Reply To: The Dos and Don’t of Korean Apartment Rentals

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Obstacles such as language barriers, large security deposits, and confusing contracts leave many expats and international visitors to Korea feeling overwhelmed before they even get started searching for housing.

Though many expats have little say in where they live during their first year in Korea, expats eventually want to venture out on their own and find a place that matches their lifestyle and preferences. Below are 12 dos and don’ts for those searching for housing in Korea:

DO prioritize and consider alternative locations.

Going a few stops on the same subway line from your search location can open up a completely new set of options at a much better value. Know your priorities in terms of location, price, size, and cleanliness and be ready to pounce on any deals.

DO check the financial status of the residence.

Before entering into a contract, it’s a good idea to ensure that the building owner is in good financial standing. Ask the real estate agent to print the court registry1.

DO ask about the monthly building maintenance fee2 for each apartment.

The monthly building fee covers things such as common area lighting and cleaning, elevator usage, Internet, and the water fee. As a negotiation tactic, try to get it included in the rent!

DO maximize your contract terms by matching your rent and deposit preferences.

Rent and deposit amounts can be negotiated: A W5 million security deposit is equal to W50,000 in rent each month. Many landlords will negotiate the rent by accepting a larger deposit amount. If you put down an extra W5 million, your rent can typically be decreased by W50,000 every month.

DO update your ARC card and get a fixed-date stamp on your housing contract.

After you move, you have 14 days to update your ARC(Alien Registration) card with the new address. Do this at the immigration office or the local government office3. You also need to get a “fixed-date” stamp on your housing contract at the government office. The stamp indicates that your housing contract has been entered into the government system, which helps to protect your housing deposit.

DO NOT expect all real estate agents to speak English.

The majority of real estate agents will not speak English. We have created a list of real estate-specific Korean vocabulary and expressions, and 10 Magazine readers can download it at: yourultimateapartment.com/korea. These will help you to a point, but once you are ready to negotiate and sign the contract, it will be helpful to have a Korean or other knowledgeable party present to assist you.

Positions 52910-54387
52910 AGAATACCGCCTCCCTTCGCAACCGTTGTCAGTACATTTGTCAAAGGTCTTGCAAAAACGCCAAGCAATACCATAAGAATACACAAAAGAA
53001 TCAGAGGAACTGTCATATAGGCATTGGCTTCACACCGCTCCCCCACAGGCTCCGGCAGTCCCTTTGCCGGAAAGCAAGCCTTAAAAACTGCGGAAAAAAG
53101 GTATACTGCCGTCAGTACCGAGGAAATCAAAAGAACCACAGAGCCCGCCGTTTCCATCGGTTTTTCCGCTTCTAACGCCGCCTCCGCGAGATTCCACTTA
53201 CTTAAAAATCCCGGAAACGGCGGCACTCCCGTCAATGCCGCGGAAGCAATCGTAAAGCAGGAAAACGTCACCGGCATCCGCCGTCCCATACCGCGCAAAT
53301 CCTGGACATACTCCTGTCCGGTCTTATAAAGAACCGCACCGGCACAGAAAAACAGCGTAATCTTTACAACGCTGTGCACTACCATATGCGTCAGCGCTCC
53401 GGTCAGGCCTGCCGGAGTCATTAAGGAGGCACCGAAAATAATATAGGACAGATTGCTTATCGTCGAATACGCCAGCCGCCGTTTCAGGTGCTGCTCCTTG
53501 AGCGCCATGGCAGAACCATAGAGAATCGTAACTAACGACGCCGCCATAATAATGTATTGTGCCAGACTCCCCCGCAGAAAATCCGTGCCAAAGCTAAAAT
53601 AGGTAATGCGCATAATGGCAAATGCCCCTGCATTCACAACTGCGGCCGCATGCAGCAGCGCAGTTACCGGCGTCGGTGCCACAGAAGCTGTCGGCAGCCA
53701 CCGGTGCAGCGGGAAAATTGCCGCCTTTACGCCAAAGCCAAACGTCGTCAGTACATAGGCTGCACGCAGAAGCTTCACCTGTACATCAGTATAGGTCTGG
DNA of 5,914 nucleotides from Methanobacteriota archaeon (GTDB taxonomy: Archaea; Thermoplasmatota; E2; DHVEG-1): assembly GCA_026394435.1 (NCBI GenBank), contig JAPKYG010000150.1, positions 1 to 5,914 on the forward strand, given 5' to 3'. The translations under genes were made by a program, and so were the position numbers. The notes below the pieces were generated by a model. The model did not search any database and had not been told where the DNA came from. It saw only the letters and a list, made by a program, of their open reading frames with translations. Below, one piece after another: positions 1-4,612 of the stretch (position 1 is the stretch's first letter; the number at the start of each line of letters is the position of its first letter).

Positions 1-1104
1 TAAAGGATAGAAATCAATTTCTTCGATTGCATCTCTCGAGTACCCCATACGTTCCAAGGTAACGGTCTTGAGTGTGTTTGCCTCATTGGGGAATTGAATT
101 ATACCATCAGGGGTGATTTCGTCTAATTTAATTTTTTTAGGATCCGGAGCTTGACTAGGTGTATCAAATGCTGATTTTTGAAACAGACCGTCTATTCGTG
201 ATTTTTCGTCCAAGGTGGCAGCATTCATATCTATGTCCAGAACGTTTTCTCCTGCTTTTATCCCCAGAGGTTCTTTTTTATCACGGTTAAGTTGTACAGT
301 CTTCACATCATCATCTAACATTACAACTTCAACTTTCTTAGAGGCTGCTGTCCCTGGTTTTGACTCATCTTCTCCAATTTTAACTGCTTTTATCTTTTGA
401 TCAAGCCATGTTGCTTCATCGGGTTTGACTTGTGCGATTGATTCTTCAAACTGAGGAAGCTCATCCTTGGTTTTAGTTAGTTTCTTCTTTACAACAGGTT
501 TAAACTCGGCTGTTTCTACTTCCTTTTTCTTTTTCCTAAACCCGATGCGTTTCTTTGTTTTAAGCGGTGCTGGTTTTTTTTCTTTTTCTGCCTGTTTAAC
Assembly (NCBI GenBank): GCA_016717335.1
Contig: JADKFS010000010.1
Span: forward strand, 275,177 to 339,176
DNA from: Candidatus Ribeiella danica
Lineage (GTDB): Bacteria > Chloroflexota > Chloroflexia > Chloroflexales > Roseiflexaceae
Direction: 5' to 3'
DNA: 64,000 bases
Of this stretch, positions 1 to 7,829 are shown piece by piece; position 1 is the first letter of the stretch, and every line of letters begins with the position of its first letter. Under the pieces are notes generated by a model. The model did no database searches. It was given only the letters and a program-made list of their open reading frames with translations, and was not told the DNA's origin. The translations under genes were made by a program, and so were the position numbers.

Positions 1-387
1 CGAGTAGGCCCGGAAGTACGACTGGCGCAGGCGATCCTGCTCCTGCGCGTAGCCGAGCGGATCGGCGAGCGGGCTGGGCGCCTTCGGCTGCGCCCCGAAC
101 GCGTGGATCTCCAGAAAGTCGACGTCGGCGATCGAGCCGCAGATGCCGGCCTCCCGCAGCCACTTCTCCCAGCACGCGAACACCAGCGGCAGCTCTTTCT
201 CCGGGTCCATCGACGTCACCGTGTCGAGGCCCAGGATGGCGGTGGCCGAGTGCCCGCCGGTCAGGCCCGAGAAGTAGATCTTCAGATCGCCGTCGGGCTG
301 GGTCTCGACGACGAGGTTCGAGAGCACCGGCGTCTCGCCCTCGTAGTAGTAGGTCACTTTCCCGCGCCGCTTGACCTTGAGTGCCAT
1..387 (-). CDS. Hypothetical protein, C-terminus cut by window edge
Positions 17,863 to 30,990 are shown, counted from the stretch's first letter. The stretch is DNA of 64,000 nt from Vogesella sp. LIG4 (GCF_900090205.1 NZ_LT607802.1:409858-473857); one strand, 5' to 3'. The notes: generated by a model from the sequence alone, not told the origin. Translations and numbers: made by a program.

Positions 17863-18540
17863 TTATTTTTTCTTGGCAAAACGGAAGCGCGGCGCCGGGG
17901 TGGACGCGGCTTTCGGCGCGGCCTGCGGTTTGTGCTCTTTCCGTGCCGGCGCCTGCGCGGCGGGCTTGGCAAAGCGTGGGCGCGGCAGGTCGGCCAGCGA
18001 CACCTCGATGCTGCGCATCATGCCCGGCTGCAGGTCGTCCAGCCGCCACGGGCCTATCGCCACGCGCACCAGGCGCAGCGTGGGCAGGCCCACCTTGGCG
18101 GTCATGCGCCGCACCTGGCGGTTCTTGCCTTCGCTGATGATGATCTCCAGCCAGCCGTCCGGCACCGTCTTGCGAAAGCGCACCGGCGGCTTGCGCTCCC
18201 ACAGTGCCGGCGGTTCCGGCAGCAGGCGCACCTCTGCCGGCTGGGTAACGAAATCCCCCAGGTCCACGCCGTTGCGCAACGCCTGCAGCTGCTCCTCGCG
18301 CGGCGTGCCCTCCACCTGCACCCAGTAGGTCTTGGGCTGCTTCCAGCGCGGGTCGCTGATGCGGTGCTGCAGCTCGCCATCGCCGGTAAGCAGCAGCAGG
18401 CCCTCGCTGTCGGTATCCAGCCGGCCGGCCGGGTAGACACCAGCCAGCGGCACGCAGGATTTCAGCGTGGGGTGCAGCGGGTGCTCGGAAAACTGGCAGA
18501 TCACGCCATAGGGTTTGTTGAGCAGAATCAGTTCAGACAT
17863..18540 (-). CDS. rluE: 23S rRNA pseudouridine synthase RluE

DO NOT visit a real estate office unless you are two to four weeks out from moving into a new place.

The pace of life is fast in Korea, and the same is true for the housing market. Many real estate agents will request that you come back about 2-4 weeks prior to your move date.

DO NOT be surprised if some apartment owners won’t rent to you.

Some apartment owners have preferences for who they’ll accept as tenants. They may only rent to females or may not want to rent to non-Koreans. Don’t take it personally.

DO NOT assume that one real estate agent has all the listings for a given area.

Although most real estate agents have access to the same database for housing, these databases aren’t always up to date. Often certain agents will have relationships with landlords and will know when hot deals become available before others will. Using only one real estate agent to cover large areas of a city will limit your choices.

DO NOT rely solely on Craigslist.

In Korea, the housing rental market isn’t well-organized online. Contracts happen faster than agents can snap pictures and upload them to a site. If a house is on the internet or a site like Craigslist for a while and nobody has rented it, then there’s usually a good reason why. Many listings on Craigslist are actually real estate agents. If a listing says there is no commission for the contract or the real estate agent, then you should be suspicious as to whether or not it’s a legally binding contract. With the often times large amounts of money involved in the transactions, it’s by far better to pay the fee of a professional agent. If you are looking at sublet listings, know that many contracts have clauses that do not allow for subletting.

If you’ve been thinking about looking for a place in Korea and you’ve been hesitating about moving forward, hopefully this information will give you a boost in the right direction. Good luck and we’ll see you at the housewarming!

1 Court registry – 등기사항전부증명서 (deung-gi-sa-hang-jeon-bu-jeung-myeong-seo)

2 Monthly building maintenance fee – 관리비 (gwalli-bi)

3 Local government office – 구청 (gu-cheong) or 주민센터 (jumin-center)

*A real estate agent will tell you which office you need to go to.